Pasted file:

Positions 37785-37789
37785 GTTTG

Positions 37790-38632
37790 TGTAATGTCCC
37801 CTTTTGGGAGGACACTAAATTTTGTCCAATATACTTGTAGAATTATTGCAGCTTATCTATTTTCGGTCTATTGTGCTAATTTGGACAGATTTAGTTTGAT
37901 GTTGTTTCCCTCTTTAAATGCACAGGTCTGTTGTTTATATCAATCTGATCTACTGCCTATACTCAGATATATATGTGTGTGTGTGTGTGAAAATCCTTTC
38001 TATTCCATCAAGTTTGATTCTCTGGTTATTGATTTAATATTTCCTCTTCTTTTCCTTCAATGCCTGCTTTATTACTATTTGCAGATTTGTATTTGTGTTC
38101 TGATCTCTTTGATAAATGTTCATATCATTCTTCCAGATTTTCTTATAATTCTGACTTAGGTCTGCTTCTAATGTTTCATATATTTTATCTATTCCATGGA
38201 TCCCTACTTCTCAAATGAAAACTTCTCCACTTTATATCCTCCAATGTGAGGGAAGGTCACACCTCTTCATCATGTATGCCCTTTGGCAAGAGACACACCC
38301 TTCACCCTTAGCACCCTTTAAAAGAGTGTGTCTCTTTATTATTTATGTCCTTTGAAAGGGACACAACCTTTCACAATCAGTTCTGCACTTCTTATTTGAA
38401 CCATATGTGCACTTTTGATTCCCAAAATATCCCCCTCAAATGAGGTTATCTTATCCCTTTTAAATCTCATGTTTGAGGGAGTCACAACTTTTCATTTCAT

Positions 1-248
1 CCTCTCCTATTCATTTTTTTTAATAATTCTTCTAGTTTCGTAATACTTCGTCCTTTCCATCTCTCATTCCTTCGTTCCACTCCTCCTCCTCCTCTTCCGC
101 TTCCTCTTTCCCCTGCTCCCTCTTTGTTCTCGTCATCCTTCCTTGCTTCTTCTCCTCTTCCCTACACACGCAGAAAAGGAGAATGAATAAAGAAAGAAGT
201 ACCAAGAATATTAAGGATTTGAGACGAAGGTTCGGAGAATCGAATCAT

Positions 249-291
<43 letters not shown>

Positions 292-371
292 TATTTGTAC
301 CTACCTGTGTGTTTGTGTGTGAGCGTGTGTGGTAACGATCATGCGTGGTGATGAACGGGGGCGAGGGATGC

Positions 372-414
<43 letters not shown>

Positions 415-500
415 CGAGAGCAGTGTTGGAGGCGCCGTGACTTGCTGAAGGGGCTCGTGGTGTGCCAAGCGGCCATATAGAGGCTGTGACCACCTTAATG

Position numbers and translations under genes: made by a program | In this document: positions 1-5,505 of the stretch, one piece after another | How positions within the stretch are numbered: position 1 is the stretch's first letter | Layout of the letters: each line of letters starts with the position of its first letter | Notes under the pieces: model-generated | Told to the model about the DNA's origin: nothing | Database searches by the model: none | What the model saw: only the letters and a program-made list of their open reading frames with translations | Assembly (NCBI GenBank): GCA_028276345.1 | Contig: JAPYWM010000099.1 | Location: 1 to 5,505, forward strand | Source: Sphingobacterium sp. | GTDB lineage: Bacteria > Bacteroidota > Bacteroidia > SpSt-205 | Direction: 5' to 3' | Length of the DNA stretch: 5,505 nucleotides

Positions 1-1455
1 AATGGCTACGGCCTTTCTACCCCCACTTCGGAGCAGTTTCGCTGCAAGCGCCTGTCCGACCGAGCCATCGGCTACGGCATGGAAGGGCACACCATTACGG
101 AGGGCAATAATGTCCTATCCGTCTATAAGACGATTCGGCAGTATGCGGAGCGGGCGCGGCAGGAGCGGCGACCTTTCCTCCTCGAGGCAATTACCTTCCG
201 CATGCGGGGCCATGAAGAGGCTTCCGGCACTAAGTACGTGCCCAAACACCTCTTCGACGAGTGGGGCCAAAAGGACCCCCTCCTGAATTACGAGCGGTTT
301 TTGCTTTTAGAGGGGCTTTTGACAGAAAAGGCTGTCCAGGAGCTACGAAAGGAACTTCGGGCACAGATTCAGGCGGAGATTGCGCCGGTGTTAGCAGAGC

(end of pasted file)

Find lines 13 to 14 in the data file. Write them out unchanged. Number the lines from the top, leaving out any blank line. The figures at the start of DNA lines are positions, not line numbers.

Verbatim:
1 CCTCTCCTATTCATTTTTTTTAATAATTCTTCTAGTTTCGTAATACTTCGTCCTTTCCATCTCTCATTCCTTCGTTCCACTCCTCCTCCTCCTCTTCCGC
101 TTCCTCTTTCCCCTGCTCCCTCTTTGTTCTCGTCATCCTTCCTTGCTTCTTCTCCTCTTCCCTACACACGCAGAAAAGGAGAATGAATAAAGAAAGAAGT